A comprehensive suite of scientific measurements on board the icebreaker Aurora Australis aims to improve the knowledge about food webs in the Southern Ocean. The ship has reached the Kerguelen Islands in the Southern Indian Ocean and the measurement program is under way.
The Australian ice breaker Aurora Australis is currently home for a group of international scientists studying in the Southern Ocean and its changes. The expedition’s destination: The Kerguelen Islands in the Southern Indian Ocean. This group of islands is one of the two visible parts of the mostly submerged Kerguelen Plateau. They are among the most isolated places on Earth, located 450km northwest of the uninhabited Heard Island and McDonald Islands and more than 3,300km away from the nearest populated area. The islands are part of the French Southern and Antarctic Lands.
The first stop and official science site for Aurora Australis was between the Shackleton and West ice shelves, a region identified as important due to its high biodiversity and biological production which makes it a popular region for whales, seals, penguins and seabirds. Here the first of five Argo floats was successfully deployed. In months to come it will provide close to real-time observations of ocean currents, temperature and salinity to scientists around the world.
Argo floats are a worldwide initiative that have revolutionised the monitoring of the ocean, with close to universal coverage over open oceans. Argos sink to around 1000m below sea level and drift with the deep ocean currents. Ten days after deployment they descend to 2000m and then begin rising to the surface, measuring temperature and salinity on the way up. Once they reach the surface they transmit the data via satellite back to scientists around the world, before returning to 1000m and starting the cycle again.
To date, Australia has deployed roughly 500 Argo floats in the past 16 years, part of global deployment of 8000 floats. This international effort has given scientists unprecedented, near real-time observations of how the current state of the ocean and how it is slowly changing.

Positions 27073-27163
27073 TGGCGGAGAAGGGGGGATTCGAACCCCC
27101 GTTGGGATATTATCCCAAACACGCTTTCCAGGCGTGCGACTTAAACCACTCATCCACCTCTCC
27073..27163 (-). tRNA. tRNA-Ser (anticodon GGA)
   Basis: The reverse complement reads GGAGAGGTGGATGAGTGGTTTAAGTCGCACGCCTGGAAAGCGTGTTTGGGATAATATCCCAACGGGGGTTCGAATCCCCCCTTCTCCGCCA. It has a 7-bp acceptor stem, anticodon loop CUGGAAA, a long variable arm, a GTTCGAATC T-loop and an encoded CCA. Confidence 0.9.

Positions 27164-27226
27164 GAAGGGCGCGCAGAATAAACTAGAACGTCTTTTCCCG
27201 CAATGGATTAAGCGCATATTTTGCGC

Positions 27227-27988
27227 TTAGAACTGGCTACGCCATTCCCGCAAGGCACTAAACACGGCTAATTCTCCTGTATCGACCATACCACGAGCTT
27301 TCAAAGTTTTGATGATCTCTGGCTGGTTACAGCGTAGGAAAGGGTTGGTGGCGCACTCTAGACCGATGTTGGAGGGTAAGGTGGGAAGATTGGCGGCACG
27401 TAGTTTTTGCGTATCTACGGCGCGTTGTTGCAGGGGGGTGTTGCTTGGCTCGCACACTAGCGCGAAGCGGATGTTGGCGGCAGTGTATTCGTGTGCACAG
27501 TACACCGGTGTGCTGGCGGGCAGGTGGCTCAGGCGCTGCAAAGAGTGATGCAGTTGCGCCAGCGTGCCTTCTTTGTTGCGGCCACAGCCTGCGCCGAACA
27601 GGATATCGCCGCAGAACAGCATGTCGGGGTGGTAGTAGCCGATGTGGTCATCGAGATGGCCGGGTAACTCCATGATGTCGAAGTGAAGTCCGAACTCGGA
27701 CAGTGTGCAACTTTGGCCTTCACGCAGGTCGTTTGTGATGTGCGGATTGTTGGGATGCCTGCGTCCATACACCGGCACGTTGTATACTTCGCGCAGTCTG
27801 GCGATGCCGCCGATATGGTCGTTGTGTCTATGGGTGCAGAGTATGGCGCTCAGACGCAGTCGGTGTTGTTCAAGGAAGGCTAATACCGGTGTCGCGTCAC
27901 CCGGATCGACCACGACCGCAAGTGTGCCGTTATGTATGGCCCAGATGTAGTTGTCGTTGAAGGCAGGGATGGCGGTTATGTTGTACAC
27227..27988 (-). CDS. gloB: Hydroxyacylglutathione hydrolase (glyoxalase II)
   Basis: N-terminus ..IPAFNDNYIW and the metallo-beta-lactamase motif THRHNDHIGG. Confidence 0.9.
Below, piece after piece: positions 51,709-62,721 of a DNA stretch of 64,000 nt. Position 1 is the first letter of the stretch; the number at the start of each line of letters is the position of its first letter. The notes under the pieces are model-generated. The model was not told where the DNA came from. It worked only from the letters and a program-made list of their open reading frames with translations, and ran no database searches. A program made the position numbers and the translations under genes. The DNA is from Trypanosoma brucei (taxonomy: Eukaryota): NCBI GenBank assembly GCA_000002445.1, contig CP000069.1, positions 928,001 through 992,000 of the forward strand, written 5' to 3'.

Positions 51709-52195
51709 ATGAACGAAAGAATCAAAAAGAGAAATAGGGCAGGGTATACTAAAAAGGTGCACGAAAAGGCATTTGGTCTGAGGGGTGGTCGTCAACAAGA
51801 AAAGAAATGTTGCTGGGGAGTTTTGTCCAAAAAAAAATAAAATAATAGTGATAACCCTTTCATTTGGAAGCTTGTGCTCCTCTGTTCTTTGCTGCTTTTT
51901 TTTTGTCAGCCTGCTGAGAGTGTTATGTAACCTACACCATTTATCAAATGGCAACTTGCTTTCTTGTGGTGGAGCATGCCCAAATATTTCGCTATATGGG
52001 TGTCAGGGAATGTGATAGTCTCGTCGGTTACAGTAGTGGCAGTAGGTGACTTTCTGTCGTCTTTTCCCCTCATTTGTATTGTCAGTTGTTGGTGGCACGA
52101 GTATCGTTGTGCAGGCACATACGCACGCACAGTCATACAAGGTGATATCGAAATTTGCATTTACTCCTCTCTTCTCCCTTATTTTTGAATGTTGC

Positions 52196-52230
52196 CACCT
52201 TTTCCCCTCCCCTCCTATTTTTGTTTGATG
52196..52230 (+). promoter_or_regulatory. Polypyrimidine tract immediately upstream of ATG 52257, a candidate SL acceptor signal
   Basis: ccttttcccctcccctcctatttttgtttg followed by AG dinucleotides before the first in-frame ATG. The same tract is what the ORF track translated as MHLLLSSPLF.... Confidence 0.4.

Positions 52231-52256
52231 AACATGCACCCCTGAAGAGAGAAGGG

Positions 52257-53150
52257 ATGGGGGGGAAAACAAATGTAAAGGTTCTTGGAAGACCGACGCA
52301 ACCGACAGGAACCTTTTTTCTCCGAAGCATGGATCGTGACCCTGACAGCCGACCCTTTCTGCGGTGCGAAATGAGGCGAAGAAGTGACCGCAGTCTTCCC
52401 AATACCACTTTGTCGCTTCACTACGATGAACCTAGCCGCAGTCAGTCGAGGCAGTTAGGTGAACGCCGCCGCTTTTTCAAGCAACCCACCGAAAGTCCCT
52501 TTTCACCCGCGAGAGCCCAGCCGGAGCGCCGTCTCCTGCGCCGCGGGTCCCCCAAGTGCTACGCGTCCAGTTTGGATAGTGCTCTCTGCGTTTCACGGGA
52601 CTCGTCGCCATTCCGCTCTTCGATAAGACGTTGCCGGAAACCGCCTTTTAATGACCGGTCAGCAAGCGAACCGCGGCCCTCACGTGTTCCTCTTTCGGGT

The ship spent two days at the location, and along with the deployment of the Argo float, a range of scientific experiments was undertaken and compared with observations from the last survey in this area which took place in 1996. Scientists took measurements of Antarctic Bottom Water, recorded the abundance of Antarctic krill, and investigated the amount of food for krill in this area.
The team was also able to deploy a sophisticated mid-water trawl system designed to catch small fish at different depths. The system includes a series of nets and each one remains open as it is gradually retrieved from 1000m. One net closes and another opens every 200m – all while the net is slowly being dragged behind the Aurora Australis at an approximate speed of 4 km/hour.
The total catch consisted of 3.4 kilograms biomass including fish, krill and some salps - a small, clear gelatinous sack (the size of a squash ball) that filters phytoplankton.
This mid-water trawl net will be used more than 30 times during the duration of the voyage to estimate the abundance of small fish across the region, and to monitor how the types of fish may change as the ship moves north from Antarctica towards Heard Island. These fish are an important food source for elephant seals, toothed whales and bigger fish yet the ecology and overall importance of these fish in Southern Ocean food webs remains poorly understood.
A Continuous Plankton Recorder (CPR) is also being dragged behind the ship at a depth of 7 metres. It remains there for up to 36 hours – covering more than 450 nautical miles at a time. The CPR was designed 1931 and has been used in this region of the Southern Ocean on many occasions. The experiences on this voyage will test how a routine collection of CPR data on ships-of-opportunity, like tankers and container ships, may be used to monitor changes in foodwebs in the Southern Ocean.
Source: Australian Antarctic Division (AAD)